Category: Recent Publications

Published paper: The vaginal transcriptome

Last week, we published a paper which has been cooking for a long time. It is the result of years of hard work from particularly the first author – Tove Wikström – but also Sanna who did the bulk of the bioinformatic analysis with some help from me (well, I mostly contributed as a sounding board for ideas, but hopefully that was useful). The paper describes the gene expression of both the human host and the microbial community in the vagina during pregnancy and how the expressed genes (and the composition of bacteria) are linked to early births (1) and was published in Clinical and Translational Medicine.

We found 17 human genes potentially influencing preterm births. Most prominently the kallikrein genes (KLK2 and KLK3) and four different forms of of metallothioneins (MT1s) were higher in the preterm group than among fullterm women. These genes may be involved in inflammatory pathways associated with preterm birth.

We also found 11 bacterial species associated with preterm birth, but most of them had low occurrence and abundance. In contrary to some earlier studies, we saw no differences in bacterial diversity or richness between women who delivered preterm and women who delivered at term. Nor did Lactobacillus crispatus – often proposed to be protective against preterm birth (2,3) – seem to be a protective factor against preterm birth. However, most other studies have used DNA-based approaches to determine the bacterial community composition, while we used a metatranscriptomic approach looking at only expressed genes. In this context it is interesting that other metatranscriptomic results (4) agree with ours in that it was mainly microbes of low occurrence that differed between the preterm and term group.

Overall, the lack of clear differences in the transcriptionally active vaginal microbiome between women with term and preterm pregnancies, suggests that the metatranscriptome has a limited ability to serve as a diagnostic tool for identification of those at high risk for preterm delivery.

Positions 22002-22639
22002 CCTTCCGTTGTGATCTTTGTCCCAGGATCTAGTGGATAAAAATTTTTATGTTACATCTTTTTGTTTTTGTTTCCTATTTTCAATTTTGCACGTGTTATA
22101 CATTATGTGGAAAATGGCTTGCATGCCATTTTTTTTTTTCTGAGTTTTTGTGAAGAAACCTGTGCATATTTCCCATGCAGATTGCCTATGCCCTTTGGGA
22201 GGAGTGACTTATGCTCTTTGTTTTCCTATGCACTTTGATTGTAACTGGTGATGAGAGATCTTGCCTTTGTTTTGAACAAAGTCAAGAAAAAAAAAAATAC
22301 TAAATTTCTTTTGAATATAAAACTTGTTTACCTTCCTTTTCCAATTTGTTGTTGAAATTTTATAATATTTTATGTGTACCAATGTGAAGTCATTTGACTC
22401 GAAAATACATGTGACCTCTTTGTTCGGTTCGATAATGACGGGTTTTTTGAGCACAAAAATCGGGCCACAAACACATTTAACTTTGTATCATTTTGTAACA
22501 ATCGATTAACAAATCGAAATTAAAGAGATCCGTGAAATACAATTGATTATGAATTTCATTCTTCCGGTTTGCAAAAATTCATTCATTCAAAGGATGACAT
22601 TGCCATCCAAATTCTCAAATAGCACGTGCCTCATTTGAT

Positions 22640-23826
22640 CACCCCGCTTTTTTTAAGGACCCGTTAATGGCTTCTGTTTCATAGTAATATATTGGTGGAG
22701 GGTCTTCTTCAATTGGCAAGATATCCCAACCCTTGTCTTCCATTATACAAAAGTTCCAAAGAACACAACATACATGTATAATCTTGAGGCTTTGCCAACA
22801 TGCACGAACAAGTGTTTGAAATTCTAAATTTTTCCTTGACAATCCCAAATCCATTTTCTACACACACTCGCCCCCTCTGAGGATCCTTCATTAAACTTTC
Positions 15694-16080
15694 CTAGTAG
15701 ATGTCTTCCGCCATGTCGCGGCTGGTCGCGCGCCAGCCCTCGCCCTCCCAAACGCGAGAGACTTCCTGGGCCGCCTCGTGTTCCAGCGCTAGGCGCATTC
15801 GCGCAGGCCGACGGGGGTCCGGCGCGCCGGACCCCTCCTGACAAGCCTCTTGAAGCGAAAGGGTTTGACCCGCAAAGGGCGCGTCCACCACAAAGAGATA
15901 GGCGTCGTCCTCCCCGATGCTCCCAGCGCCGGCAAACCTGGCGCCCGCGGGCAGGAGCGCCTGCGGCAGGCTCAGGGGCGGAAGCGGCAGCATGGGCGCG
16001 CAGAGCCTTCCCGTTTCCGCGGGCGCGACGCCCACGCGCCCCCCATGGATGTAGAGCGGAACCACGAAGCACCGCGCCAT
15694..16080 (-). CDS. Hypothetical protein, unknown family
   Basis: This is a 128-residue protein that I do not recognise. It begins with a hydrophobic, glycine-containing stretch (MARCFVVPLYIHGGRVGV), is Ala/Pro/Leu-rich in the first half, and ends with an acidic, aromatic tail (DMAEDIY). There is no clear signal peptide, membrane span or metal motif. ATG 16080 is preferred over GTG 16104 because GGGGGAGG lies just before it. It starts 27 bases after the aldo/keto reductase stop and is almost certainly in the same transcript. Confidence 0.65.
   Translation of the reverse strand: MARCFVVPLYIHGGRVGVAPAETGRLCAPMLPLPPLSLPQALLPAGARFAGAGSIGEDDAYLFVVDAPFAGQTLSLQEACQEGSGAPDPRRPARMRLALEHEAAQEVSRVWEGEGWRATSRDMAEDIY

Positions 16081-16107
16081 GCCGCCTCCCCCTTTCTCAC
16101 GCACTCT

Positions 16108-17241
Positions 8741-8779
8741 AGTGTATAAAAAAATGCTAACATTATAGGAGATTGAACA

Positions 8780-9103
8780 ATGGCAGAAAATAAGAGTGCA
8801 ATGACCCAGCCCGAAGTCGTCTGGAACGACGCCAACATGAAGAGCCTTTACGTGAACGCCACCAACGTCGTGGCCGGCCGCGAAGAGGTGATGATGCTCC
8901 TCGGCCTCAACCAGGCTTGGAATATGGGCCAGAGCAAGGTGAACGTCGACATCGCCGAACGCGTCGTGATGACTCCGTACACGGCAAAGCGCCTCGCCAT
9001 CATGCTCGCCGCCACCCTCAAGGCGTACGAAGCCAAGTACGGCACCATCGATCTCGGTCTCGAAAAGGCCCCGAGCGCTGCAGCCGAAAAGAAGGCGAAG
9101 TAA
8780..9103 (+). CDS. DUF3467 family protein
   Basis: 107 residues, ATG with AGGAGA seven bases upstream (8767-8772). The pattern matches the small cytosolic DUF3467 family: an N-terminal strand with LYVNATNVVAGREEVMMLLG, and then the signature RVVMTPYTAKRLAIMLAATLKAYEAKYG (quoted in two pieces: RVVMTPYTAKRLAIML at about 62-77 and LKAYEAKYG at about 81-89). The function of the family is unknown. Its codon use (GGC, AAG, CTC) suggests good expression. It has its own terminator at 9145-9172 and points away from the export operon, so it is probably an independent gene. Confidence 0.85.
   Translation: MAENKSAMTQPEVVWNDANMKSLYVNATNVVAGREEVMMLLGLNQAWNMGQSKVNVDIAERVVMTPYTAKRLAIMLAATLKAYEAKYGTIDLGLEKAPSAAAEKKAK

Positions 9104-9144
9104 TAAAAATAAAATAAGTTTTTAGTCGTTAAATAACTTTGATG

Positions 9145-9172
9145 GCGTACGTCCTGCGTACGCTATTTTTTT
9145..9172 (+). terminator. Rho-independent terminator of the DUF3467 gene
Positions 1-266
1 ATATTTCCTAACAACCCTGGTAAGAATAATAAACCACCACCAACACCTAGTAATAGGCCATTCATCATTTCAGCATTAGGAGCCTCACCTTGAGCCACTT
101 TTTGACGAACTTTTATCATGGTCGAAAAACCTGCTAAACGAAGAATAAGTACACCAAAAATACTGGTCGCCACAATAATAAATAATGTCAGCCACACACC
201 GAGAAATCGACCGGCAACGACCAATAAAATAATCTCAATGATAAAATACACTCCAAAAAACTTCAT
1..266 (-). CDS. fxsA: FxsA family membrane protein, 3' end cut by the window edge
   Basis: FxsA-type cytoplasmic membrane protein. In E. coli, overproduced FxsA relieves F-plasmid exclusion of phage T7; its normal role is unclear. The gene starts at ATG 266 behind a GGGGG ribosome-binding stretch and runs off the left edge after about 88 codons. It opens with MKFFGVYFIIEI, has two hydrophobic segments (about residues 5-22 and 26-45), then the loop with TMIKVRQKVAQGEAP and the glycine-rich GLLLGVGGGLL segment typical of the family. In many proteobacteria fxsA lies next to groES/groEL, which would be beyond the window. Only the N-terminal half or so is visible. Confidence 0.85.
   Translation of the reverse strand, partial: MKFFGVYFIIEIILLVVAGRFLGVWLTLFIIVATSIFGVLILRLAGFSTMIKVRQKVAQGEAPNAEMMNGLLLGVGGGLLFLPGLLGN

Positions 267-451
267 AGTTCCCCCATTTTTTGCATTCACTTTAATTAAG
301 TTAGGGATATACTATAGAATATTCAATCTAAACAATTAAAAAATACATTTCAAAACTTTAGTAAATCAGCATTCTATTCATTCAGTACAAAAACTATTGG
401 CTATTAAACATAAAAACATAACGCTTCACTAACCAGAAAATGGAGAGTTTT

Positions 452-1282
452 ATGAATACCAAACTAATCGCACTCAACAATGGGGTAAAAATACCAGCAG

Great job Tove and the rest of the team! It was a pleasure working with all of you! The entire paper can be read here.

References

  1. Wikström T, Abrahamsson S, Bengtsson-Palme J, Ek CJ, Kuusela P, Rekabdar E, Lindgren P, Wennerholm UB, Jacobsson B, Valentin L, Hagberg H: Microbial and human transcriptome in vaginal fluid at midgestation: association with spontaneous preterm delivery. Clinical and Translational Medicine, 12, 9, e1023 (2022). doi: 10.1002/ctm2.1023 [Paper link]
  2. Kindinger LM, Bennett PR, Lee YS, et al.: The interaction between vaginal microbiota, cervical length, and vaginal progesterone treatment for preterm birth risk. Microbiome, 5, 1, 1-14 (2017).
  3. Tabatabaei N, Eren AM, Barreiro LB, et al.: Vaginal microbiome in early pregnancy and subsequent risk of spontaneous preterm birth: a case-control studyBJOG, 126, 3, 349-358 (2019).
  4. Fettweis JM, Serrano MG, Brooks JP, et al.: The vaginal microbiome and preterm birth. Nature Medicine, 25, 6, 1012-1021 (2019).

Published paper: Modeling antibiotic resistance gene emergence

Last week, a paper resulting from a collaboration with Stefanie Heß and Viktor Jonsson was published in Environmental Science & Technology. In the paper, we build a quantitative model for the emergence of antibiotic resistance genes in human pathogens and populate it using the few numbers that are available on different processes (bacterial uptake, horizontal gene transfer rates, rate of mobilization of chromosomal genes, etc.) in the literature (1).

In short, we find that in order for the environment to play an important role in the appearance of novel resistance genes in pathogens, there needs to be a substantial flow of bacteria from the environment to the human microbiome. We also find that most likely the majority of resistance genes in human pathogens have very small fitness costs associated with them, if any cost at all.